“I hate them. They are bastards and scum. They want death for us, ...”
The former Prime Minister and President, now deputy head of Russia’s security council, created his Telegram profile on March 17 amid the war in Ukraine. Medvedev’s social media profil has since been devoted to anti-democratic, anti-Western and anti-NATO narratives.
The language in Medvedev’s writings is unusually crude.
On the morning of June 7, Dmitry Medvedev explained:
“I’m often asked why my Telegram posts are so harsh. The answer is I hate them. They are bastards and scum.”
“They want death to us, Russia,” Medvedev wrote, adding that “as long as I’m alive, I will do everything to make them disappear.”
Dmitry Medvedev is one of dictator Vladimir Putin’s closest allies. In 2012, the two changed office; Putin became president for the third time, and Medvedev moved back to the position as prime minister.
A year later, he came to the north-Norwegian town of Kirkenes, a stone’s throw from the border to Russia’s Kola Peninsula.
The occasion was the celebration of 20-years of cross-border Barents cooperation in northernmost Europe.
His Norwegian colleague at the time was Jens Stoltenberg. The two prime ministers walked side-by-side across the border, as they talked about joint partnership and smiled for a number of breakthrough agreements, among them visa freedom for locals in the border area and the recently signed maritime delimitation line in the Barents Sea.
At the following press conference Dmitry Medvedev praised friendship.
“The atmosphere of the negotiations that my counterpart and I have just held was indeed very friendly, and our talks turned out to be, as always, meaningful and detailed, which I think is very important for ensuring there is a fully-fledged partnership between our two countries.”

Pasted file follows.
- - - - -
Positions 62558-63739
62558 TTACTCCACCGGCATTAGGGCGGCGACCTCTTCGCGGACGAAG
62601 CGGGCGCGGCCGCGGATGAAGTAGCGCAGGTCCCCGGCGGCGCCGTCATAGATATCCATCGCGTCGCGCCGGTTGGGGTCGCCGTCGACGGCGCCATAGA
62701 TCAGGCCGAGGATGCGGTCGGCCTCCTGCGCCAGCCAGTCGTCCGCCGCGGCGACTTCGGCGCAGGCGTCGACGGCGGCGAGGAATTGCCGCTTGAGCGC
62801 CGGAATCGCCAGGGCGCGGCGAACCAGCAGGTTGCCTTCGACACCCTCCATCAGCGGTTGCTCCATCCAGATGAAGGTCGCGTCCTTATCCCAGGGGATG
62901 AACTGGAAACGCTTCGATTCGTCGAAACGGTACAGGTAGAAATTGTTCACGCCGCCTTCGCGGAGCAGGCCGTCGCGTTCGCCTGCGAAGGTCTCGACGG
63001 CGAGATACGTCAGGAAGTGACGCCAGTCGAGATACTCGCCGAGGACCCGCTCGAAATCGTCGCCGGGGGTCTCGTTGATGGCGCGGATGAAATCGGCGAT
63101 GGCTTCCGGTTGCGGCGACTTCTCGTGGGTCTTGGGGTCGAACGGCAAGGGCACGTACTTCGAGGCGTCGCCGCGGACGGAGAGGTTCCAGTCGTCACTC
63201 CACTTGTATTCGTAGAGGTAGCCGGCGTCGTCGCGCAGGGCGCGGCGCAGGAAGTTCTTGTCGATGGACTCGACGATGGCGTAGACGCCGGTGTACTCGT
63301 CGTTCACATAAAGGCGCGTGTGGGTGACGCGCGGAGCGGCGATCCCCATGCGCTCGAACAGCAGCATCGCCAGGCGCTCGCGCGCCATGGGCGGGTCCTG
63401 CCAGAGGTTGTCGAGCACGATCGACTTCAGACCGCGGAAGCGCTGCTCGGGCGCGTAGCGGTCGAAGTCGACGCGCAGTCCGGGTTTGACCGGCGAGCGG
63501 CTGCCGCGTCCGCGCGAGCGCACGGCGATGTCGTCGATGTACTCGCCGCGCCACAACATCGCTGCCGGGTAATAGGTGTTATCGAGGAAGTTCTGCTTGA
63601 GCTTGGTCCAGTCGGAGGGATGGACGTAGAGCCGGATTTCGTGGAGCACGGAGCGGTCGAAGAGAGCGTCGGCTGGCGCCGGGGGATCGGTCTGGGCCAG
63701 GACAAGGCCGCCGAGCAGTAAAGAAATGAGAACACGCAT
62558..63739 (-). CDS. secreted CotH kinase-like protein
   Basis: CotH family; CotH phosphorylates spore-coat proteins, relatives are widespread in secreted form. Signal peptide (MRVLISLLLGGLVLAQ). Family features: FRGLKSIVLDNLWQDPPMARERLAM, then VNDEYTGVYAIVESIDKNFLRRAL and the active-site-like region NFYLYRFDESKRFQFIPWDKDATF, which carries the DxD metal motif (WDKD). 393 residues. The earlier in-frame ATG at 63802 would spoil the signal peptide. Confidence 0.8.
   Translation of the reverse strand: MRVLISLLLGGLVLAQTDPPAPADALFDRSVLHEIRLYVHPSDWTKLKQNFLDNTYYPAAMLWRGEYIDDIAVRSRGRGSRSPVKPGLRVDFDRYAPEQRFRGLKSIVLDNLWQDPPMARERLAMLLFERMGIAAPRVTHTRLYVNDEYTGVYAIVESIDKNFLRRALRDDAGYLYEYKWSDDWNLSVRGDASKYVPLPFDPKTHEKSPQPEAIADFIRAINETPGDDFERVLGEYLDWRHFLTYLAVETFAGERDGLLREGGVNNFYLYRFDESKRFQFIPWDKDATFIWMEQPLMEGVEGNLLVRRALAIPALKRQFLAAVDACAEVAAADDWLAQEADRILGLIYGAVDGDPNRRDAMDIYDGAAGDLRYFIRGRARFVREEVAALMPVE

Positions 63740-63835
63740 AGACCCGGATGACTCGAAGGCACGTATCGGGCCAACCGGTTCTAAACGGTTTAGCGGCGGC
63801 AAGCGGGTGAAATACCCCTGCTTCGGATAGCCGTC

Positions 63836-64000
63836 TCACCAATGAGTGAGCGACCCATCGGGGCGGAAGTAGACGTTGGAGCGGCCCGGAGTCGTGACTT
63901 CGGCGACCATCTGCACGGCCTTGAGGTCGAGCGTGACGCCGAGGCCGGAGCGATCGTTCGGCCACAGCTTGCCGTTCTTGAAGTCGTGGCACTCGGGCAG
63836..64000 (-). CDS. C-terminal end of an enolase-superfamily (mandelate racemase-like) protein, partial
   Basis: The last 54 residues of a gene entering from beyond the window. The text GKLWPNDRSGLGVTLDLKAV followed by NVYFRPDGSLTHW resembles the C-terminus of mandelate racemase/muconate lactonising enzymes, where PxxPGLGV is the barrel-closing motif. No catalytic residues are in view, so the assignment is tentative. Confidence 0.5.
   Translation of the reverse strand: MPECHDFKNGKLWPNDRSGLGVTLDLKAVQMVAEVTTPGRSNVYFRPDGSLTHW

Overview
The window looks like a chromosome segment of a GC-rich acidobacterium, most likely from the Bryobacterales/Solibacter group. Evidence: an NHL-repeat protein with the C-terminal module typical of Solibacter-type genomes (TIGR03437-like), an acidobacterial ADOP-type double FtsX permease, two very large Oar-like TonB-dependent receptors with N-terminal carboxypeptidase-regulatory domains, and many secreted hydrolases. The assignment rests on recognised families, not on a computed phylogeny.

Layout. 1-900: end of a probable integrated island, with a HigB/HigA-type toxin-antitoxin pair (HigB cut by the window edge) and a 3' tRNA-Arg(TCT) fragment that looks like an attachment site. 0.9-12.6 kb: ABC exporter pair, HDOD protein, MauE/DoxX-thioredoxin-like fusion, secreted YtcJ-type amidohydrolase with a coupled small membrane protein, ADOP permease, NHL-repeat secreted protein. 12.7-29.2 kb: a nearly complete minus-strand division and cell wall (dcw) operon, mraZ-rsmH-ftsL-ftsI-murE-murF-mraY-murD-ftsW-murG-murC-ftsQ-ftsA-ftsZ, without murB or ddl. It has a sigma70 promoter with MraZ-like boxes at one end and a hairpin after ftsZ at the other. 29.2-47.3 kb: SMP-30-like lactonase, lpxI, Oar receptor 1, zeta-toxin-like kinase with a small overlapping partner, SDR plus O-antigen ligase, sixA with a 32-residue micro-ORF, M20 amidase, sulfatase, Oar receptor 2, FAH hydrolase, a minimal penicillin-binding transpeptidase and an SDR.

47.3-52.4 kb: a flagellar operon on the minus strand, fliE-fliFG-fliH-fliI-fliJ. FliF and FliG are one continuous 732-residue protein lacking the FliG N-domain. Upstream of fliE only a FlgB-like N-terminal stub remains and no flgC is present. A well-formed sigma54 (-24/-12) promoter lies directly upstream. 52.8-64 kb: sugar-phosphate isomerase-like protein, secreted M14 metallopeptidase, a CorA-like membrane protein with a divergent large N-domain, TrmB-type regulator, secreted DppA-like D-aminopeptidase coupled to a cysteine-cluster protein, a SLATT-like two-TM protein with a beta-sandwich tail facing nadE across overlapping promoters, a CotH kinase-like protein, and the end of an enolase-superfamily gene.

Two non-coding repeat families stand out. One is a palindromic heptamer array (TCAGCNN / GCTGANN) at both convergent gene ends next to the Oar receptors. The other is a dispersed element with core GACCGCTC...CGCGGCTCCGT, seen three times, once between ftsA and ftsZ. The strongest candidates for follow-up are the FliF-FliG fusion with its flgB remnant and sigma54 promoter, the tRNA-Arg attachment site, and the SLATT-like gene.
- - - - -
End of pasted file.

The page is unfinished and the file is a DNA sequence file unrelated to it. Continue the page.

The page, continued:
Medvedev continued: “Over the past 20 years, we’ve come a long way and learned to listen to one another, which, in my view, can serve as a guarantee that in the future we’ll be able to reach agreements on even the most complex issues.”
This was on June 4, 2013. At a time when he as prime minister was seen by Norwegian and European politicians as a liberal.
Nine months later, Russia invaded Donbas in eastern Ukraine and annexed Crimea. Medvedev’s harsh criticism of the West has intensified gradually with today’s statement as an all-time low.
However, the anti-Western expression is likely appealing to domestic security structures and hardliners, people that previously have regarded him a liberal lightweight in Russian politics.
According to a Russian media report, Dmitry Medvedev’s son, Ilya Medvedev, who currently resides in the United States, was expelled on June 5 and is ordered to leave the US. “This may explain Dmitry Medvedev’s anger,” the editor’s note in Pravda said.